Norman Hollyn has been described as a “media expert,” a reference to his experience in a wide variety of media types – in both the old and new media worlds. He is the co-producer and co-host of the videocast 2 Reel Guys.
He is a long-time film, television and music editor (HEATHERS, THE COTTON CLUB, SOPHIE’S CHOICE, Oliver Stone’s WILD PALMS), and is Associate Professor and Head of the Editing Track at the University of Southern California’s School of Cinematic Arts. He is an author of nearly 100 articles and his internationally translated book, THE FILM EDITING ROOM HANDBOOK, has just been published in a fourth edition. His previous book, THE LEAN FORWARD MOMENT, also from Peachpit Press/Pearson, has been attracting great reviews worldwide.
He has taught worldwide, including several workshops for the Royal Film Commission in Jordan. He has taught at the Sundance Film Festival, and consults and speaks at major corporations such as Dreamworks Pictures, Pixar Animation, Forbes and the Philadelphia Inquirer. He has worked as an expert witness in legal cases involving the aesthetics or history of editing, and is partner in an Internet development firm.
What got you interested in editing?
As a kid, I worked as an usher in a movie theater (yeah, I’m THAT old) and I’d get to see the movies ten or twelve times a week. After a while you start to analyze why you laughed at one thing, or got scared at another. I think that THAT was the beginning of my love for editing. Then in college I found that I could disappear in the editing for hours and hours without noticing the passage of time. That’s when I decided to choose editing as my career.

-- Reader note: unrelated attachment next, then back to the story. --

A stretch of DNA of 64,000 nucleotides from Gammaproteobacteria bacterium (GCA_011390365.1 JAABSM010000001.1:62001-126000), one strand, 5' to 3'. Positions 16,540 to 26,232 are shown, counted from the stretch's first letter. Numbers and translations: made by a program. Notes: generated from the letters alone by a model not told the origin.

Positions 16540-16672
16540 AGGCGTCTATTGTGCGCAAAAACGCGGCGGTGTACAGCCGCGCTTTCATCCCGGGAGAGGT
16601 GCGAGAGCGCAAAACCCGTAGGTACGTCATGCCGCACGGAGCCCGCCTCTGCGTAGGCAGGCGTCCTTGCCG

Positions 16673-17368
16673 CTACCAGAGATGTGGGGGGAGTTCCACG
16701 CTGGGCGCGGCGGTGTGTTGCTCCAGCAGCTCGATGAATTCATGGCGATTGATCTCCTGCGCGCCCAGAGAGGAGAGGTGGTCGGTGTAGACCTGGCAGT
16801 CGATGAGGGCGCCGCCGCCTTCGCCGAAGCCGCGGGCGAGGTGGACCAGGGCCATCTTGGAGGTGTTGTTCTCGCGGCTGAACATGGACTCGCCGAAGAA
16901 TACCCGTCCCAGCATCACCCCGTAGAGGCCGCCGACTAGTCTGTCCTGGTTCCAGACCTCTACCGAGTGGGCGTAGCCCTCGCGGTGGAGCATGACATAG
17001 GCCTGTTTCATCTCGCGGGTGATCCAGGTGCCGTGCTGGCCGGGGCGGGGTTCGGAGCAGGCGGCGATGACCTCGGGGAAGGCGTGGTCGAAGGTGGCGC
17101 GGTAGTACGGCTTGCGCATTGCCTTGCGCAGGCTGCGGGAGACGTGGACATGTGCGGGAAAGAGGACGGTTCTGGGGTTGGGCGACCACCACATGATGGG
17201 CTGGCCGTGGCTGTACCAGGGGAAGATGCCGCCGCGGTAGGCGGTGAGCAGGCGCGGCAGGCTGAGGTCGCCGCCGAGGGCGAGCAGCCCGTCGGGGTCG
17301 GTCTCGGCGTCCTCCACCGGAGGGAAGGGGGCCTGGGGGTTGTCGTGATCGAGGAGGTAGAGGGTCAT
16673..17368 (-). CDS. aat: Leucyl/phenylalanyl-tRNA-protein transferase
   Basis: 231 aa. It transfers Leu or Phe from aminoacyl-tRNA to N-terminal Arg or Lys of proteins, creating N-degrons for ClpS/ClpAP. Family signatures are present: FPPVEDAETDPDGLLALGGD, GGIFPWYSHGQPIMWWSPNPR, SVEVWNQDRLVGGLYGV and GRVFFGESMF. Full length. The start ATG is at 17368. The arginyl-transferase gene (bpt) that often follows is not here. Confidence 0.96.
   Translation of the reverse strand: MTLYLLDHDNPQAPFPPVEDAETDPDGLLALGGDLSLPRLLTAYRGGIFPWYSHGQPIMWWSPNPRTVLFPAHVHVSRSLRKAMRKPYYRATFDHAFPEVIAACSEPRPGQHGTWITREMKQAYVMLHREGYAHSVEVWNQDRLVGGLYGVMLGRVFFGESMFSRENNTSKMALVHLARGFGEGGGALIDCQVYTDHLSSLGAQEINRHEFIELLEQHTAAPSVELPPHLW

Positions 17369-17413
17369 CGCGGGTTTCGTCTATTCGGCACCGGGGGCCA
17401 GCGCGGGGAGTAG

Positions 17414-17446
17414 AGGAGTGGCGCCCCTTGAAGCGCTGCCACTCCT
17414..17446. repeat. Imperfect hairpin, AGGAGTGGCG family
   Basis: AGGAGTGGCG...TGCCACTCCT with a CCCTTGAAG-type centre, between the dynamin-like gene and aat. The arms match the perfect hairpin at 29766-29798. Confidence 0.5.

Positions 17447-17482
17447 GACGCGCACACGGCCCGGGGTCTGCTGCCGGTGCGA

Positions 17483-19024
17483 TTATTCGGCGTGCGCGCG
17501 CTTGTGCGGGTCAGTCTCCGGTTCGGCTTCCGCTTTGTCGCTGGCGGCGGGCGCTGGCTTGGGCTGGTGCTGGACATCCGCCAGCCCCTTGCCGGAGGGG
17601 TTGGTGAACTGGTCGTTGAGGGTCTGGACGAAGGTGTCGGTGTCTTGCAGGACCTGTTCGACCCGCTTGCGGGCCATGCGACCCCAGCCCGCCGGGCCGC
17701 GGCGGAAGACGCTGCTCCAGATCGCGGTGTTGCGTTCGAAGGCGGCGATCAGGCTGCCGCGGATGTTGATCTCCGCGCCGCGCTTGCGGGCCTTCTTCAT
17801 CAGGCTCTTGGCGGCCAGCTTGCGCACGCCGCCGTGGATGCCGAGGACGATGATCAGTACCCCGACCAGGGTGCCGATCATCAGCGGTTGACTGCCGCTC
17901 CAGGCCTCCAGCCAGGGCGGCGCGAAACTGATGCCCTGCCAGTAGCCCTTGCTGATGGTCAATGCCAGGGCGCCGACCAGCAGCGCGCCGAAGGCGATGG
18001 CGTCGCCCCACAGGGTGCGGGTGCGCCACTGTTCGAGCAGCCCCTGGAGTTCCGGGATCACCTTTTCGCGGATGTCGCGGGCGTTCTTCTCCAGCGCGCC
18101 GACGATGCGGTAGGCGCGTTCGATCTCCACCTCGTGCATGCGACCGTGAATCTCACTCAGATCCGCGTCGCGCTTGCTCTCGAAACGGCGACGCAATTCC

How did you get started in editing?
After college, I was working as PA and general helper on sets for PSAs and, knowing that I wanted to work in editing, I volunteer to work for free with the director, who was editing the pieces himself. After a few of them, he got enough money to hire an editor and I volunteered to work with her — a woman named Kathy Wenning. While I was assisting Kathy on a PSA she was hired to supervise the sound on the feature film LENNY, and she asked if I’d be an apprentice with her on that film. I thought for about a nanosecond and jumped at the change.
What is your preferred NLE(s) of choice? Why?
I have worked on Lightworks, Montage, Ediflex, Avid, FCP and a few others and can say that I am most comfortable on Avid Media Composer. But I think that it would be stupid for any editor to shut themselves down to only one NLE. It’s pretty much a given in Hollywood that you’d better know FCP7, Media Composer and Premiere if you’re going to work constantly in the business. So, while I’m most comfortable on Media Composer, mostly because it’s the one used on most of the features and television that I’ve done, I also am very happy working on FCP.
Give us a run through of your editing process
I start by reading the script as much as I can. My job is to crawl up inside the director’s (or producer’s) heads and get to see what makes THIS film/TV project the one that they wanted to do. I have to start to see the world through their eyes. This doesn’t mean that I do exactly what they want to see, but if I truly understand the story and the feel that the director is interested in, then it helps me to understand the footage and the process.